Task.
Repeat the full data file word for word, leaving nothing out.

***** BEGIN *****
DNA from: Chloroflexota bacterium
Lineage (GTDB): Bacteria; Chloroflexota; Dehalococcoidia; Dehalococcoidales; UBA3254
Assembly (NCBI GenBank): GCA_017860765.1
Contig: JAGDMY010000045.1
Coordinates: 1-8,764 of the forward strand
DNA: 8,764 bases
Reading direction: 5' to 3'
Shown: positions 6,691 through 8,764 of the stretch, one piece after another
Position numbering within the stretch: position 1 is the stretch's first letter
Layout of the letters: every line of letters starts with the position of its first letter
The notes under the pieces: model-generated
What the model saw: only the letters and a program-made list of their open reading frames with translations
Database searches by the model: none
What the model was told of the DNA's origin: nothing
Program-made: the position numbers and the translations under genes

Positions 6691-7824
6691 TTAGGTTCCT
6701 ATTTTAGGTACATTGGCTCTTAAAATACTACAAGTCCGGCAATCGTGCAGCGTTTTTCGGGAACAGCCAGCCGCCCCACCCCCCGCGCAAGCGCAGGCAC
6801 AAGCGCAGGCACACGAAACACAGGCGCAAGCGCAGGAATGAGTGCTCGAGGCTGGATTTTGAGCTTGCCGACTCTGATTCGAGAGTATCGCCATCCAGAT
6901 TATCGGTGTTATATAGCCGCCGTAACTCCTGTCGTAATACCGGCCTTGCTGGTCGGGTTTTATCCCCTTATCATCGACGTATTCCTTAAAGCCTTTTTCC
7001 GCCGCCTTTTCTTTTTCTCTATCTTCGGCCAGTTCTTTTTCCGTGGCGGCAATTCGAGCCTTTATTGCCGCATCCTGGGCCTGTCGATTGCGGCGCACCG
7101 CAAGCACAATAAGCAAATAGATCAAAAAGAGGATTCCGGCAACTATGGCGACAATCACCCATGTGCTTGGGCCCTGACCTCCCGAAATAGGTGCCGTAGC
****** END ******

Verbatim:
DNA from: Chloroflexota bacterium
Lineage (GTDB): Bacteria; Chloroflexota; Dehalococcoidia; Dehalococcoidales; UBA3254
Assembly (NCBI GenBank): GCA_017860765.1
Contig: JAGDMY010000045.1
Coordinates: 1-8,764 of the forward strand
DNA: 8,764 bases
Reading direction: 5' to 3'
Shown: positions 6,691 through 8,764 of the stretch, one piece after another
Position numbering within the stretch: position 1 is the stretch's first letter
Layout of the letters: every line of letters starts with the position of its first letter
The notes under the pieces: model-generated
What the model saw: only the letters and a program-made list of their open reading frames with translations
Database searches by the model: none
What the model was told of the DNA's origin: nothing
Program-made: the position numbers and the translations under genes

Positions 6691-7824
6691 TTAGGTTCCT
6701 ATTTTAGGTACATTGGCTCTTAAAATACTACAAGTCCGGCAATCGTGCAGCGTTTTTCGGGAACAGCCAGCCGCCCCACCCCCCGCGCAAGCGCAGGCAC
6801 AAGCGCAGGCACACGAAACACAGGCGCAAGCGCAGGAATGAGTGCTCGAGGCTGGATTTTGAGCTTGCCGACTCTGATTCGAGAGTATCGCCATCCAGAT
6901 TATCGGTGTTATATAGCCGCCGTAACTCCTGTCGTAATACCGGCCTTGCTGGTCGGGTTTTATCCCCTTATCATCGACGTATTCCTTAAAGCCTTTTTCC
7001 GCCGCCTTTTCTTTTTCTCTATCTTCGGCCAGTTCTTTTTCCGTGGCGGCAATTCGAGCCTTTATTGCCGCATCCTGGGCCTGTCGATTGCGGCGCACCG
7101 CAAGCACAATAAGCAAATAGATCAAAAAGAGGATTCCGGCAACTATGGCGACAATCACCCATGTGCTTGGGCCCTGACCTCCCGAAATAGGTGCCGTAGC